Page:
The Review: Guitarist Josh Smith played two shows on Saturday and was running on fumes by the time I caught up with him at the Poorhouse in Fort Lauderdale. The Pembroke Pines native and lead guitarist in the Taylor Hicks band played with Taylor at Mizner Park in Boca... let's call that the money show. I didn't see it, won't write about it, but thankfully, Smith and some pals found the energy to hit the Poorhouse later on and played a raucous set of blues, rock, and jazz that was incredible. Let's call that the real show.
It was evident during his set, which didn't get going until around 2am that Josh and his pals on stage were all superior musicians. They transitioned from blues to jazz to rock tunes in one fluid motion and the crowd loved it. Smith was playing with a variation of his old band, but also had a saxophone player from Taylor's band that wanted to get an extra session in and the crowd was glad that he did.
I didn't get the set list, but at one point, the band played a killer version of John Coltrane's Footprints and drummer, John Yarling had a solo for the ages. By 3:30am, Smith was whipped and looked like he needed some sleep, but the audience was glad he held out as long as he did. --Jonathan Cunningham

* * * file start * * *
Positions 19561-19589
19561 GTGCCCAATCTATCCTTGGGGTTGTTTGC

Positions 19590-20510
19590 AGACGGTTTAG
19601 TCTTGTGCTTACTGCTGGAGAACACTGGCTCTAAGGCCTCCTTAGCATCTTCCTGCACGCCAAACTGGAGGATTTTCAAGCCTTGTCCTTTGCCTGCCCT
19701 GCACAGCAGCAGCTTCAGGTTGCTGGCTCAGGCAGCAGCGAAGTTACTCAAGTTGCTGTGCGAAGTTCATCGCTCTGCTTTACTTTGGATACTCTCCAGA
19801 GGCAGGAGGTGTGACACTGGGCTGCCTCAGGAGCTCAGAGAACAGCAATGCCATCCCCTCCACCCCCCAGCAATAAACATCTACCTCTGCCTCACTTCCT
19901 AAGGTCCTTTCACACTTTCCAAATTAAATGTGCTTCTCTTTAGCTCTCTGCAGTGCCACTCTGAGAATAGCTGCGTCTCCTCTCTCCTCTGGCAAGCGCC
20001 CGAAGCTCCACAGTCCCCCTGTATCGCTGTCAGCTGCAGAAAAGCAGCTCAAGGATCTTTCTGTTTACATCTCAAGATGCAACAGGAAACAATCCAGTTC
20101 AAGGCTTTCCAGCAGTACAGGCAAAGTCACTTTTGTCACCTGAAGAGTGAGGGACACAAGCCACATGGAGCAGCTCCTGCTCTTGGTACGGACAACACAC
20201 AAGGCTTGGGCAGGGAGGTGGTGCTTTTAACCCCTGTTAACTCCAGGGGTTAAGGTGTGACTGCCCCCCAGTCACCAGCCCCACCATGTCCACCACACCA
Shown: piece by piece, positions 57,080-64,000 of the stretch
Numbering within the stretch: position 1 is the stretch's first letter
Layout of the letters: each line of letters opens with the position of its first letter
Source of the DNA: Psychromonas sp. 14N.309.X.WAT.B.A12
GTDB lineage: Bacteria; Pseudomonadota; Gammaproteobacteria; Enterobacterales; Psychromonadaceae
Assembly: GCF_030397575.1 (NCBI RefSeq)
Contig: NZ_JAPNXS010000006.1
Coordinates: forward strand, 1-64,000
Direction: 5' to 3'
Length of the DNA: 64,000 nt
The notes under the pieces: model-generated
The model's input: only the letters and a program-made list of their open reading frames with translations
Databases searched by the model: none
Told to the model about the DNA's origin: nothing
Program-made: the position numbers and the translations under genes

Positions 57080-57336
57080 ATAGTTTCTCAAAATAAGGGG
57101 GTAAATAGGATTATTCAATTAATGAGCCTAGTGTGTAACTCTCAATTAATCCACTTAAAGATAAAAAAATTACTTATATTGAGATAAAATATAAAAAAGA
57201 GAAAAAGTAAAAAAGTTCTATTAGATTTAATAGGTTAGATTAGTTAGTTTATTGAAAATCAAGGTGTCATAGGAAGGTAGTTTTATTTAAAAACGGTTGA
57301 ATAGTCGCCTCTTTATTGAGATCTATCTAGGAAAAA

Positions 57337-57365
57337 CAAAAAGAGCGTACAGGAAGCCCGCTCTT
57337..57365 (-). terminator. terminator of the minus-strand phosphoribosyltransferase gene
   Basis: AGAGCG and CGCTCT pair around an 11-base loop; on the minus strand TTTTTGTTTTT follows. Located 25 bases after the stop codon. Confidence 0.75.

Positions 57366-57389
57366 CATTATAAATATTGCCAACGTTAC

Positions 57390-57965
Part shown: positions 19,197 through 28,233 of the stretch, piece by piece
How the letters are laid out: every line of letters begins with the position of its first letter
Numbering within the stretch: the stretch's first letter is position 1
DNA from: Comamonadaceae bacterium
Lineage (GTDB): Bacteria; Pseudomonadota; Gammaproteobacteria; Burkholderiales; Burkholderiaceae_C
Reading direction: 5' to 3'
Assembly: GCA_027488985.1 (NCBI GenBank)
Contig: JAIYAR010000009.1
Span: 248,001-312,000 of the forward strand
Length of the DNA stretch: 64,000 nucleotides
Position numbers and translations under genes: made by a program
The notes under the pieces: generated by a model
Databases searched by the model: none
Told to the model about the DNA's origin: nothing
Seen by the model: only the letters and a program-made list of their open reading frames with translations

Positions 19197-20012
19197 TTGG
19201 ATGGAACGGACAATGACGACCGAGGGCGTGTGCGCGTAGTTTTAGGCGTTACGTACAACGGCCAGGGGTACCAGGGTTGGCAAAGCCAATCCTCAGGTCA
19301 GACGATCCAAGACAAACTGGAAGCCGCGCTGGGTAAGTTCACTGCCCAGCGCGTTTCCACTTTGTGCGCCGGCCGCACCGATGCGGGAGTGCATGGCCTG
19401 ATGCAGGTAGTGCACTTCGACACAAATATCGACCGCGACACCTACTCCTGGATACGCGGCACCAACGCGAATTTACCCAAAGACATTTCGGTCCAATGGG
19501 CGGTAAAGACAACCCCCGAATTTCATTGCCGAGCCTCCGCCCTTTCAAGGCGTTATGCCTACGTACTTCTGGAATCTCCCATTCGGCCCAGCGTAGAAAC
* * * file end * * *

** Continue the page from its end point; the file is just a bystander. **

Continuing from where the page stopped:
- New Times

"Determination....An Interview with Josh Smith"

We had an opportunity to ask Josh Smith some questions this week. In the process, we learned just how determined this 27 year old guitarist is. He is a native of South Florida, who moved to L.A. to further his career. Josh just completed a seven month tour with Taylor Hicks and the Soul Patrol was mesmerized with his versatile guitar playing. His first CD release in seven years, "Deep Roots" is a fantastic collection of traditional blues tunes.

How did you get the gig with Taylor Hicks?
Loren called me for an audition and the rest is history.

Who else have you toured with? How did that compare with Taylor?
I toured internationally and nationally with Virgin recording artist Ricky Fante for over 2 years along w/many national tours of my own music. It is all pretty much the same but this tour has had the best fans. I have done studio work and gigs around L.A. with a number of people as well. Most of that is Pop and Hip-Hop.

Any funny bus stories you care to share with the Soul Patrol?